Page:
I just got back from my spearfishing trip to Panama. My dive partner Dave and I had heard so much about the fishing off the Pacific coast of the Azuero Peninsula that we decided long ago to make this our next vacation destination. We packed up our wives and gear, and what a fabulous trip it was! Everything was perfect, but the most exciting part was definitely the “tuna coast” spearfishing. I’d call it a once in a lifetime experience, but when I go again next year, I expect more of the same.
We dove at a site called Los Frailes, near the formerly sleepy fishing town of Pedasi, which is now receiving quite a bit of attention from spearos, deep sea fishermen and free divers. Los Frailes is formed by two large rock pinnacles that form a sort-of protected cove where all types of big game fish aggregate, it also attracts schools of large predator fish and some sharks as well.
I was carrying my trusty Rob Allen 140 cm tuna speargun, which has served me well in Mexico and off the Florida Keys. I've always called it my lucky gun, and it came through once again.
The deep sea fisherman were having no problem hauling in the big tuna from the deep water around Los Frailes. They were too deep for Dave and me to reach, however, but we weren’t expecting to catch tuna. We were fishing for some fat amberjacks and snappers. After diving down to around 40 feet, we realized this was how great this spot was. Our local captain knew his stuff. There were so many fish that we couldn’t believe it. We saw grouper, roosterfish, snapper, wahoo, and even some tuna.
After spearing numerous 8 to 12 pound amberjacks at around 30 - 40 feet, I saw a rock formation that looked promising. I slipped over to it and waited. I wasn’t waiting for long. I saw a nice dog tooth snapper (pargo rojo as they say in Panama), slide past the rock within a few meters of me. I don’t even think he saw me. I snuck around the rock and there he was, still just about 3 meters away. My heart was pounding. I took aim and let it fly. Bullseye! He weighed in at 35 pounds and was the main course for our shoreside seafood feast that night.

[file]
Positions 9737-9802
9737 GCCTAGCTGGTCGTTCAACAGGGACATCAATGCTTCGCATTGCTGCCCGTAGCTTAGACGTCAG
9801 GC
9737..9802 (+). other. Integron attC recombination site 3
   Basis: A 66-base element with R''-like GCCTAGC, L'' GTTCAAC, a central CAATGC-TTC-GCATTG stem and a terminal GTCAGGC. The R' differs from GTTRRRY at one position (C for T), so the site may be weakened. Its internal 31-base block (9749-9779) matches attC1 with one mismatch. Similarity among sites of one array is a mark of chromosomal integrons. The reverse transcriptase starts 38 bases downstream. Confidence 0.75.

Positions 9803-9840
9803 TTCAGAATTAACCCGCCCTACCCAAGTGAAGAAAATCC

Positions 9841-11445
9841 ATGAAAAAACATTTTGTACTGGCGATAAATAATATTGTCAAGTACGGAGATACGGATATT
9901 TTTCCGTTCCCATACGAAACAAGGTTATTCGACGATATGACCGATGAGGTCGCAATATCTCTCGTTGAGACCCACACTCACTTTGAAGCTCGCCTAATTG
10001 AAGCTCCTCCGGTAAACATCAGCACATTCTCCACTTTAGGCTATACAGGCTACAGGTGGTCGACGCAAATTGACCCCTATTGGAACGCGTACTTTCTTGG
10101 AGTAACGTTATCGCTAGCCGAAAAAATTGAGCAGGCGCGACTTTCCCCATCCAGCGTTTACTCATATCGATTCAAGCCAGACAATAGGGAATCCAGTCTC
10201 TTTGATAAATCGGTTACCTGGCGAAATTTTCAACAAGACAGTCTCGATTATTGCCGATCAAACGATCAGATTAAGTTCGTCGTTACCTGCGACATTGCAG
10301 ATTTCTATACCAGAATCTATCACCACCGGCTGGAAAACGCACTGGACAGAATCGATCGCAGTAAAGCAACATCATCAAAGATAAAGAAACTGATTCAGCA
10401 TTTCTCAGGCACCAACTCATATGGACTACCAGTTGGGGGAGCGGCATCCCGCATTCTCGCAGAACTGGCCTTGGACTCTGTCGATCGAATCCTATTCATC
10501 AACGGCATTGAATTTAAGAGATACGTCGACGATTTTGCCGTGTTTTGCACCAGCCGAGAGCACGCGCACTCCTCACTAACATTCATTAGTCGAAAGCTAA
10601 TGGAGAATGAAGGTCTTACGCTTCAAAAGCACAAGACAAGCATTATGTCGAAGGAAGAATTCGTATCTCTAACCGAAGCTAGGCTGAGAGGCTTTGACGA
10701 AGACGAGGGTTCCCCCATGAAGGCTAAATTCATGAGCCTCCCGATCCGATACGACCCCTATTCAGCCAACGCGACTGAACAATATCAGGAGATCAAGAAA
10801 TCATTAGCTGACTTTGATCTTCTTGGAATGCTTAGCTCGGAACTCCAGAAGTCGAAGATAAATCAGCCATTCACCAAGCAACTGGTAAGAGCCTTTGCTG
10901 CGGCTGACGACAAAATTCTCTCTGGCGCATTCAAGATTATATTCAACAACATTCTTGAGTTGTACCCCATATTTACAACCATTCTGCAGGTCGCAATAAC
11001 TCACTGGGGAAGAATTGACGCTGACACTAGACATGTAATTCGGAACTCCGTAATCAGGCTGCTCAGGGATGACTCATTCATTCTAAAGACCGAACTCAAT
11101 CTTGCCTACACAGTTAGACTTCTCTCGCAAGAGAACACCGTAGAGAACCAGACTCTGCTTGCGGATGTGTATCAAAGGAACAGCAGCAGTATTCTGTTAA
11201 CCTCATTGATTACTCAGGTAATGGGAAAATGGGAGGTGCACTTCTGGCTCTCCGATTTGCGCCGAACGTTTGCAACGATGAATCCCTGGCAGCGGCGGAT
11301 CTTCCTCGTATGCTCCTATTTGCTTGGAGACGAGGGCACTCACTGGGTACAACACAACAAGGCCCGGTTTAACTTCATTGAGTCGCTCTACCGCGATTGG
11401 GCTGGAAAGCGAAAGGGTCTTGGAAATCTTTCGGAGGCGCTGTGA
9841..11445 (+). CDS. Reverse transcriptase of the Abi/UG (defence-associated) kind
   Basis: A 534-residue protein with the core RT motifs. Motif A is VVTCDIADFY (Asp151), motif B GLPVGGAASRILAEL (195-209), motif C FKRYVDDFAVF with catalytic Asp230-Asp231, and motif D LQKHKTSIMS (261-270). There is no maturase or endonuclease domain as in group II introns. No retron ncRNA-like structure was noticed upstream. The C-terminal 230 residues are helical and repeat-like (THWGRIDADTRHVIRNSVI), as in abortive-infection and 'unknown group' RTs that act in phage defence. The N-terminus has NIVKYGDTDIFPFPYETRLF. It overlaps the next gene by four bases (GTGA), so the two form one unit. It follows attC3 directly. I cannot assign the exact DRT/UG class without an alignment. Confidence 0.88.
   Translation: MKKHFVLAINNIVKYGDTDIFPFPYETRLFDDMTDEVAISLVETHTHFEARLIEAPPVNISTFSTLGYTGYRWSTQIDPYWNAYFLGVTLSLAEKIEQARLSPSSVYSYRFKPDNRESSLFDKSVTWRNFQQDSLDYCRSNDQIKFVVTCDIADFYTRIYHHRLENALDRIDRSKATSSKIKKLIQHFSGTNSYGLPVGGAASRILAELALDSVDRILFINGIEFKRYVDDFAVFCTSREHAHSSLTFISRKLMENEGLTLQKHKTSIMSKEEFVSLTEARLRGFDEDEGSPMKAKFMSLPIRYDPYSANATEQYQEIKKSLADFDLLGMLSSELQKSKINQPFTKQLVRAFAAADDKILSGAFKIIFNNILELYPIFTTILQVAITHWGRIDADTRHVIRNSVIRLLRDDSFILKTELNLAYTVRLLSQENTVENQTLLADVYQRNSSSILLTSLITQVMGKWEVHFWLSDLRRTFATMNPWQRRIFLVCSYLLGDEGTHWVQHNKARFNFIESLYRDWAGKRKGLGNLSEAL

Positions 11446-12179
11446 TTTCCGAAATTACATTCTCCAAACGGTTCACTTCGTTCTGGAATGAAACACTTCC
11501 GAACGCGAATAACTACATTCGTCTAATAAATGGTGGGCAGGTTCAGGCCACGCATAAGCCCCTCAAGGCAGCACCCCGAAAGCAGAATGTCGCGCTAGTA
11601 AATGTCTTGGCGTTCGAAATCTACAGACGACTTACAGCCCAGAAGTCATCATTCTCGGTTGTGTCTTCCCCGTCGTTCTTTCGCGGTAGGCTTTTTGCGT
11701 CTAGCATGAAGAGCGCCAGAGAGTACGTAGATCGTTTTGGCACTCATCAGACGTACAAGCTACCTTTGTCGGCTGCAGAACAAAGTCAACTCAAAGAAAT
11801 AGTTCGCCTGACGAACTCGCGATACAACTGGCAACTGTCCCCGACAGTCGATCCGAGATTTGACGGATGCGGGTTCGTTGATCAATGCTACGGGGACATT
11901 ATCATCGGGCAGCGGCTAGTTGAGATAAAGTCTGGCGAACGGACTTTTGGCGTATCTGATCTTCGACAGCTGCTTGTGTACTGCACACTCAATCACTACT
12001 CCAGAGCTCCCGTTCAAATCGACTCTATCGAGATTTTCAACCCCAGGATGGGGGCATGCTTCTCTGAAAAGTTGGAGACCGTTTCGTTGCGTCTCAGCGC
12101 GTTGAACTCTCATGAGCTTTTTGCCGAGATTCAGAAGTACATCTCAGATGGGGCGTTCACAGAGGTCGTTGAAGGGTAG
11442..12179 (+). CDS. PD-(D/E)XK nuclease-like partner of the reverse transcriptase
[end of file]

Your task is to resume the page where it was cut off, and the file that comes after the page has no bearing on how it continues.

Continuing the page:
After taking several more large amberjacks we heading back to the boat to go home and show off our catch to our wives. As we were swimming toward the boat, I heard Dave calling my name from about 15 meters ahead of me. He pointed down emphatically, and then he dipped under the water. I looked down but saw nothing. Then suddenly I realized what Dave was talking about. I couldn’t believe what we saw below us. There were hundreds, maybe thousands, of sting rays slowly, gracefully passing by a mere five meters beneath us. They were everywhere, filling the ocean as far as we could see and beyond. They were a giant, undulating, underwater cloud of sting rays. It was ghostly, mesmerizing and definitely the highlight of the trip.
Like I said, we’ll be back next year. I don’t know if we’ll be lucky enough to see another school of sting rays, but next time I'm bringing a GoPro camera, just in case. I recommend Los Frailes and the Azuero Peninsula in Panama highly. If you go there for a little spearfishing, I’m sure you’ll see what I mean.
Hope to see you down here one day, get in touch.